Summary:  Pixar’s prequel to their 2001 film Monsters, Inc.  See how Mike and Sully first meet in college and how they learn to become monsters.  Is Pixar cannibalizing yet another previously popular film, or do they have a real winner on their hands?  (And enough is enough; where is the damn Incredibles sequel already?)

Review: Read my review here

Title:  World War Z

Stars:  Brad Pitt

Summary:  Pitt takes on the zombie apocalypse movie genre.  Buzz was good for it until people learned that massive re-shoots had to be ordered to try to save the film.  Zombie fans will turn out for it in droves, but will it bring in the other movie viewers?

Review: The plot was okay up until it reaches the point where they apparently decided to completely change things. From that point on it was completely nonsensical. Combine this with the fact that another director has been infected with the shakycam virus and most of the action scenes were impossible to follow. Making matters worse is that three major action scenes are shot in very low light, combined with shakycam, just to make sure you can't see what is happening.  This film is trying really, really hard to be 28 Days Later, but it ends up being 28 Weeks Later.

July 3rd:

Title: Despicable Me 2

Stars:  voices of Steve Carell and Al Pacino

Summary:  Sequel to the surprise 2010 hit.  This time Gru is recruited by the Anti-Villain league to try to stop a dangerous new bad guy.  Will it have the magic of the first film or is this just a cash grab by the studio?

Review: Read my review here

Title: The Lone Ranger

Stars:  Johnny Depp, Armie Hammer, Helena Bonham Carter

Summary:  Reboot of the Lone Ranger story, but this time with Gore Verbinski at the helm.  Depp plays Tonto, with Hammer as the title character.  Will this be another great Verbinski/Depp pairing (Pirates of the Caribbean, Rango) or will their string of successes end here?

Review: There is a very good action sequence involving two trains at the climax of the movie. Unfortunately, it takes two hours to get to that point and it's about the only thing positive I can say about the film.

Most of the attempts at humor do not work and pretty much every single white man in the film is evil, for no other apparent reason than that they are white men. The one that isn't (the title character) is an idiot. A few other white men who have not yet had a chance to show how they are evil are quickly killed. Every single Indian, Chinese, and black man, however, is noble, brave, and good, all while being betrayed, beaten, and killed by white men. Gee, I wonder why this movie failed at the box office in a country whose large majority of the population is white?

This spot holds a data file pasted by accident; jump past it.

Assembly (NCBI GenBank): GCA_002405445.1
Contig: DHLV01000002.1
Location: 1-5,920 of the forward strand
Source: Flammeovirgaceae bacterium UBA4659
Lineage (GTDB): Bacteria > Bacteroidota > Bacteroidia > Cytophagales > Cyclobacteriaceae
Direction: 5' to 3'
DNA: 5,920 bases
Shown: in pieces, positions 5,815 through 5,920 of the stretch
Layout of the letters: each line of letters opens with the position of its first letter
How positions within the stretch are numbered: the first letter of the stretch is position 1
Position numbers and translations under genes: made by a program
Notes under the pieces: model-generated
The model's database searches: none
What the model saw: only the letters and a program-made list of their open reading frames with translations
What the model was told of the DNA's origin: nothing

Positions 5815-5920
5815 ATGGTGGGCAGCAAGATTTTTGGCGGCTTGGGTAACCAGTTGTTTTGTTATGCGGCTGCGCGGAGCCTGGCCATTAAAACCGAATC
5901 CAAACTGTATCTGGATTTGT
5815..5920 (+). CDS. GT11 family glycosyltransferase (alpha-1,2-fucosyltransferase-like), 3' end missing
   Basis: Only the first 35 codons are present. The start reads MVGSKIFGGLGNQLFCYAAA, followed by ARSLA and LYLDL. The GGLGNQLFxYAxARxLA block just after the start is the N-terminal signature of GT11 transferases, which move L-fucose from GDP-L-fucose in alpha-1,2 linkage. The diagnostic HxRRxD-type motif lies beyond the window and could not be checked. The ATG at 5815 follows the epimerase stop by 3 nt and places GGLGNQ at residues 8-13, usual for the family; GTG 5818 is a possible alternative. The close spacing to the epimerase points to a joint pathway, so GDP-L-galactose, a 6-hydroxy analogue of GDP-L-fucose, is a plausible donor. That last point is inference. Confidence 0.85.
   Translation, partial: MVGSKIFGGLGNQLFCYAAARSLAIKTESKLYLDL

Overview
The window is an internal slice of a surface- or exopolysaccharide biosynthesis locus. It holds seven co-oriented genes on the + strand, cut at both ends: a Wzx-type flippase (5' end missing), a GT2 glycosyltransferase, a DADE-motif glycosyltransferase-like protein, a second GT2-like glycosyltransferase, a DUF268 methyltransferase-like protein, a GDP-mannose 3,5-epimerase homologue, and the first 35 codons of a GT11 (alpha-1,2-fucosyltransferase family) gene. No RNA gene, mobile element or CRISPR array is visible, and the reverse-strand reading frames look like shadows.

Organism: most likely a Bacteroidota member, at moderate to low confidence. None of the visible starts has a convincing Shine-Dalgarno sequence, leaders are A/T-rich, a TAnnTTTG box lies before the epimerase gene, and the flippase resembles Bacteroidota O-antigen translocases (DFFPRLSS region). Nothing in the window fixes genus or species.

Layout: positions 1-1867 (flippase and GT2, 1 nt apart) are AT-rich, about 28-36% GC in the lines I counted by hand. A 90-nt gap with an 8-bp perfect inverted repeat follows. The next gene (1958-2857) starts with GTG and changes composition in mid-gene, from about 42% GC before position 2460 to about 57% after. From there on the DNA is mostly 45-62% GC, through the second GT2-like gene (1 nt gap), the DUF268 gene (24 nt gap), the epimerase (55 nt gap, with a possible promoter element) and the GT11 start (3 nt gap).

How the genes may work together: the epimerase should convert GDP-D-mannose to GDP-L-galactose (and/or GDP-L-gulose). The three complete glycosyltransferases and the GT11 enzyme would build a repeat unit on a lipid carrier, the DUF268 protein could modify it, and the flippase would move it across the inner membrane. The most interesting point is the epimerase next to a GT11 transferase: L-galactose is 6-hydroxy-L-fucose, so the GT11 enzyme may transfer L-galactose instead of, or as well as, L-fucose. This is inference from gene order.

Oh, and Depp simply plays Capt. Jack Sparrow again, just with a "me big heap Indian" accent.

July 12th:

Title:  Pacific Rim

Stars:  Ron Perlman, Idris Elba, and a young, photogenic, international cast

Summary:  Giant monsters from another dimension have invaded Earth and man builds giant robots to combat them.  Anticipation for this film is high, and you should never doubt director Guillermo del Toro, but I just keep getting a Godzilla vs. Mecha-Godzilla feel every time I see the trailer.  Will it be able to sustain itself after the first weekend?

Review: This movie is really silly. In fact, it actually moves into the "so bad it's good" territory for large stretches. I was laughing at several scenes in this film (and not the few that were supposed to be funny.)

A bunch of giant monsters come out of a trench in the ocean so mankind's response it to build 300 foot tall robots to punch them really, really hard? I knew this going in, of course, but I was hoping it would entertain my inner 8 year old boy. Even an 8 year old was rolling his eyes at this.

They say at the beginning that planes, tanks, AND MISSILES (my emphasis) took six days to stop the first monster. As the movie shows, though, pretty much anything can stop them - except being punched by a giant robot. After eventually giving up on the punching, the robots kill them by electrocution, swords, bombs, and...wait for it...missiles launched from the robots.

Another solution is to build massive walls around tens of thousands of miles of Pacific coastline to keep the monsters out...instead of building a thousand feet of wall cap over the trench they are coming out of?  And mankind waits for the monsters to approach shore and destroy cities before trying to stop them instead of just positioning defenses right outside the trench the monsters are coming out of?

But maybe there's a good human angle to the film? Nope. Every character is either bland or an asshole, except for the Japanese pilot played by Rinko Kikuchi, who was also the best thing about 2006's Babel.  The CGI is good, but you don't get to enjoy it much since almost all of the major action scenes take place at night and/or in the rain/water so you can't see much of what is going on.

Pacific Rim is this summer's Battleship - big, loud, incredibly stupid...and unintentionally funny in so many places that you may still enjoy yourself. If you must see it I'd wait and rent it for a buck when it comes to DVD.

July 26th:

Title:  The Wolverine

Stars:  Hugh Jackman

Summary:  Long-delayed sequel to 2009’s X-Men Origins: Wolverine.  This time around the film is based on the classic tale of Wolverine’s time in Japan and his attempts to fend off an old enemy while figuring out his future.  Is there still enough interest in this character or is this one too many movies with Wolverine in it?